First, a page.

Promising times as British players show their quality

Great Britain's Andy Murray in action against France's Nicolas Mahut during day three of the AEGON Championships at The Queen's Club, London. PRESS ASSOCIATION Photo.
Great Britain's Andy Murray in action against France's Nicolas Mahut during day three of the AEGON Championships at The Queen's Club, London. PRESS ASSOCIATION Photo.
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British tennis had a positive glow about it last night with five players through to the second round at Wimbledon – a best return for six years.

Andy Murray’s progress against Nikolay Davydenko was the headline news but, beyond him, there was a win in the men’s draw for James Ward and victories for seasoned campaigners Elena Baltacha and Anne Keothavong.

With the two successful women also having their Olympic wild cards confirmed there was a feeling of home euphoria around SW19, especially with rising star Heather Watson having already progressed on Monday.

It could still be six in the second round, too, with Jamie Baker forced off early while a set down against Andy Roddick because of rain, but yesterday belonged to those who had already made it over the first hurdle.

Baltacha was the first past the post, beating Karin Knapp in three sets on Court 18 before breaking down in tears.

With 11 Fed Cup appearances to rank alongside 11 Wimbledon visits, she has certainly put the miles in over time, if often without reward.

Her moment came yesterday, though, when, after shaking off a hip problem to beat Italian Knapp, who suffered a mid-match injury herself, she was told by national coach Judy Murray that she would be going to the Olympics.

“I was very emotional at the end, especially when I got told I had got the wild card for the Olympics,” said Baltacha.

“ I didn’t know until Judy told me at the end. If I had have known, I would have been all over the place and crying my eyes out.

“I have played 11 years of Fed Cup and really wanted a spot to represent my country. I can’t explain how amazing it feels.”

Next to win was Ward, his win perhaps dwarfing Murray’s in terms of what it represented.

So often the Scot is standing alone by this stage of the men’s tournament, but Londoner Ward joined him after coming through a five-set thriller 4-6 6-0 3-6 6-3 6-3 with Pablo Andujar.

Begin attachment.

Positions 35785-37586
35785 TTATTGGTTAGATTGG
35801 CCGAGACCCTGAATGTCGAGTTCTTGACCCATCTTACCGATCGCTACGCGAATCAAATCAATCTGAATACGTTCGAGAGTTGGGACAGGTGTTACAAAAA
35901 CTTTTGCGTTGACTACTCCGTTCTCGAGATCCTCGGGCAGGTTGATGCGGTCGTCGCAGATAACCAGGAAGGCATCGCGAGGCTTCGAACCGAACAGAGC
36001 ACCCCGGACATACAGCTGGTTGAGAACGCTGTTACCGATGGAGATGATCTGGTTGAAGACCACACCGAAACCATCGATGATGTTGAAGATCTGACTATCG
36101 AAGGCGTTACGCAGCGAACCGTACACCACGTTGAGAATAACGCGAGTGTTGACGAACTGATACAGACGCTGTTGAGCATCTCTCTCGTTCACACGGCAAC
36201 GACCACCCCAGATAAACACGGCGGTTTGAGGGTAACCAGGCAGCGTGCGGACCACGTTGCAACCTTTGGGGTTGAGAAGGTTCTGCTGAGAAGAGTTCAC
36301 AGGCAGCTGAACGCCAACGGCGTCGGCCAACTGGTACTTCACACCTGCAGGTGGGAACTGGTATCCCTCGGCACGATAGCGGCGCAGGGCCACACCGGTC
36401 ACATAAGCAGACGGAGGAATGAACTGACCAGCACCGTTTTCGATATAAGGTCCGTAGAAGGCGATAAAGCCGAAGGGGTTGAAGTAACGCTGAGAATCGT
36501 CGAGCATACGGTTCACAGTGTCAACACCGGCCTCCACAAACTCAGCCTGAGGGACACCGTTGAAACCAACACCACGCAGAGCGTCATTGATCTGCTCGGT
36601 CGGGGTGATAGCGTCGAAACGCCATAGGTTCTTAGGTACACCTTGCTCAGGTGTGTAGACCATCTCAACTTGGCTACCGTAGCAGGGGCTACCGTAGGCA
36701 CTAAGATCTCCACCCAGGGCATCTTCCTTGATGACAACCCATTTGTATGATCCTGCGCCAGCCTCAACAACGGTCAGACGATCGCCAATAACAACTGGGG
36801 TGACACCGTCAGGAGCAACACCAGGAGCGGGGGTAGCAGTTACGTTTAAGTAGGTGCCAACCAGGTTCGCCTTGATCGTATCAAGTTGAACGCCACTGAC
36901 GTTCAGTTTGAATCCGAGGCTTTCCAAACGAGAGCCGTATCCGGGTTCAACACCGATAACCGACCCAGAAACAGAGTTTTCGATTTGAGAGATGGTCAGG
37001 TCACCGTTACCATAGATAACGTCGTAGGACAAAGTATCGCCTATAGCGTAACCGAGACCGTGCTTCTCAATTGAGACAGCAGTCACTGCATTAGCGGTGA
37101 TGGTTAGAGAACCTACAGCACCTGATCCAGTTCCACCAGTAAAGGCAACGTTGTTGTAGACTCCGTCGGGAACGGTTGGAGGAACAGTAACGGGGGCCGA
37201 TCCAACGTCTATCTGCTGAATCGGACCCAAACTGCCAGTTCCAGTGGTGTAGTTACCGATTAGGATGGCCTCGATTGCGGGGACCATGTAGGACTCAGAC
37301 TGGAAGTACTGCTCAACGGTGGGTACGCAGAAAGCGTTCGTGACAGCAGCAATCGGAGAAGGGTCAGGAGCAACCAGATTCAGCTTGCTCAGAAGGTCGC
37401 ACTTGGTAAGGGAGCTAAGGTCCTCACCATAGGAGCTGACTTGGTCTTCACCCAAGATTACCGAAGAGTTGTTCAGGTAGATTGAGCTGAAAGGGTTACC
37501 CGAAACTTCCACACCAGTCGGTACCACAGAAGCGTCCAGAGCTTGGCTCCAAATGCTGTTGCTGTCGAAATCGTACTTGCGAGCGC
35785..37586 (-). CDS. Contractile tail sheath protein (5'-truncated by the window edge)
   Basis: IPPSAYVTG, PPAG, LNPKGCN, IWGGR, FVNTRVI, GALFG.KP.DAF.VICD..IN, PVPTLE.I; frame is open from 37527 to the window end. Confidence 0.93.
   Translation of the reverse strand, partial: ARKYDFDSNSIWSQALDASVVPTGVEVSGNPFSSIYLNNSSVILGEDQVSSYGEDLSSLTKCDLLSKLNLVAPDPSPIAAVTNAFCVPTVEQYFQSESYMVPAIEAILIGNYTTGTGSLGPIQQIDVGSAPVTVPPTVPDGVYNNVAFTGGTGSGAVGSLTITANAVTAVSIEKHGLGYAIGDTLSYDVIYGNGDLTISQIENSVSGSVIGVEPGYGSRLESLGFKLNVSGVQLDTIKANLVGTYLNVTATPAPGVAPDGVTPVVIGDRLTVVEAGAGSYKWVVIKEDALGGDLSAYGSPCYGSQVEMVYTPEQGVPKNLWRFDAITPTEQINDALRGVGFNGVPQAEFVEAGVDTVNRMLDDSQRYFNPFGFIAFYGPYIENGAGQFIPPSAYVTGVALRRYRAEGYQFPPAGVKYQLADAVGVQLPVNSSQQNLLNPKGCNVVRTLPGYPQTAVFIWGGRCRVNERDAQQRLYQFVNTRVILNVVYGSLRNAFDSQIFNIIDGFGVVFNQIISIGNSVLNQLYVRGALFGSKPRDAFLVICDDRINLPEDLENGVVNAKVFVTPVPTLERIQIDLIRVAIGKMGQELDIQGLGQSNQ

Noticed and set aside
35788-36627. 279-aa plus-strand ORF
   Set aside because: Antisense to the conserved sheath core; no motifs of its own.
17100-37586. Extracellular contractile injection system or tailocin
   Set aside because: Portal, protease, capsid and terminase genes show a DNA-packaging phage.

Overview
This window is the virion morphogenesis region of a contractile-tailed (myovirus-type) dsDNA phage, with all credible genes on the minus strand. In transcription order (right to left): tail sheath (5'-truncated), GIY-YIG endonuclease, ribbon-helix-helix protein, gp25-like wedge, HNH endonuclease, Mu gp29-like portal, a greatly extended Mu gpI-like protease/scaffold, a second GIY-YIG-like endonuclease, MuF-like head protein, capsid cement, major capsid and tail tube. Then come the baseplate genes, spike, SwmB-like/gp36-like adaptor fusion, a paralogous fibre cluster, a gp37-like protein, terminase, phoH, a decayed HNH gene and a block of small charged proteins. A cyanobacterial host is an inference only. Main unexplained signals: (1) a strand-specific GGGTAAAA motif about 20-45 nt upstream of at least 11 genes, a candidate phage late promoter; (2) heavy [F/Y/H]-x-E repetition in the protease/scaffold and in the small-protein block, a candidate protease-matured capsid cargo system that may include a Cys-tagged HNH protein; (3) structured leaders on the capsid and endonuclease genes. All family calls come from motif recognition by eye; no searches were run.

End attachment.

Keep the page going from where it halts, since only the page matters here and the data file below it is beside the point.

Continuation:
The achievement was not lost on Ward either. When he was asked if it was the biggest win of his career he replied: “Of course. Wimbledon is the biggest tournament in the world.

“People keep telling me that I’m not far away and this makes it all worthwhile.

“Grass isn’t Andujar’s favourite surface, but he’s 36 in the world and wins titles on clay for fun.

“He’s a good player and he competes very well. He didn’t give up on anything so it’s a massive win.”

Murray then saw off Davydenko 6-1 6-1 6-4 in a match he was expected to find tricky at least, with Keothavong making it a quartet of second-day victors by seeing off Spain’s Laura Pous-Tio.

World No 77 Keothavong, who is ranked 25 places higher than Pous-Tio, recovered from a scrappy opening to clinch the first set with relative ease.

She then broke her opponent twice in the decider and despite a late break from her opponent, the Londoner served out.

“It was good. I made it a little difficult for myself out there. It’s a first-round match at Wimbledon and you’re bound to be a little nervous,” she said.

“I think I was at the start of the match. It was just a case of getting the job done.”

Murray looked in great shape from the start of his encounter with Davydenko and, although he could not quite sustain his level in the third set, it was more than good enough to set up a meeting with either Croatian Ivo Karlovic or Dudi Sela of Israel.

The 25-year-old said: “The first two sets were very good. I got off to a great start. I’ve been waiting around since Queen’s, I’ve been itching to get going.

“I wanted to get out of the blocks quickly (yesterday). I was hitting the ball very cleanly, I used my slice very well.”

Murray is playing in his seventh Wimbledon, and he added: “I probably settle into matches a bit quicker than I used to.

“There’s been a lot of talk from a lot of people so I just wanted to start the tournament. The first round’s never easy but it was a good start.”

At the start of the day Laura Robson failed to cope with Francesca Schiavone’s pedestrian tactics as the teenage Briton crashed out.

Robson, 97th in the world, is ranked 71 places below Schiavone, but the 18-year-old Londoner made the 2010 French Open champion look ordinary in the first set by putting on a majestic display of powerful baseline tennis.

Schiavone regained her composure, however, and survived three break points in the second set before running out a 2-6 6-4 6-4 winner.

Schiavone caused mumblings of discontent in the Court Two crowd on several occasions, grunting throughout and asking for her towel repeatedly in an apparent attempt to knock the home favourite off her stride.

Robson stopped short of criticising her Italian opponent, but conceded the 32-year-old’s approach made life hard at times.

“In general I think she took a lot of time between points,” said Robson. “And that gave me more time to think about what I was doing. I think that’s really tough.”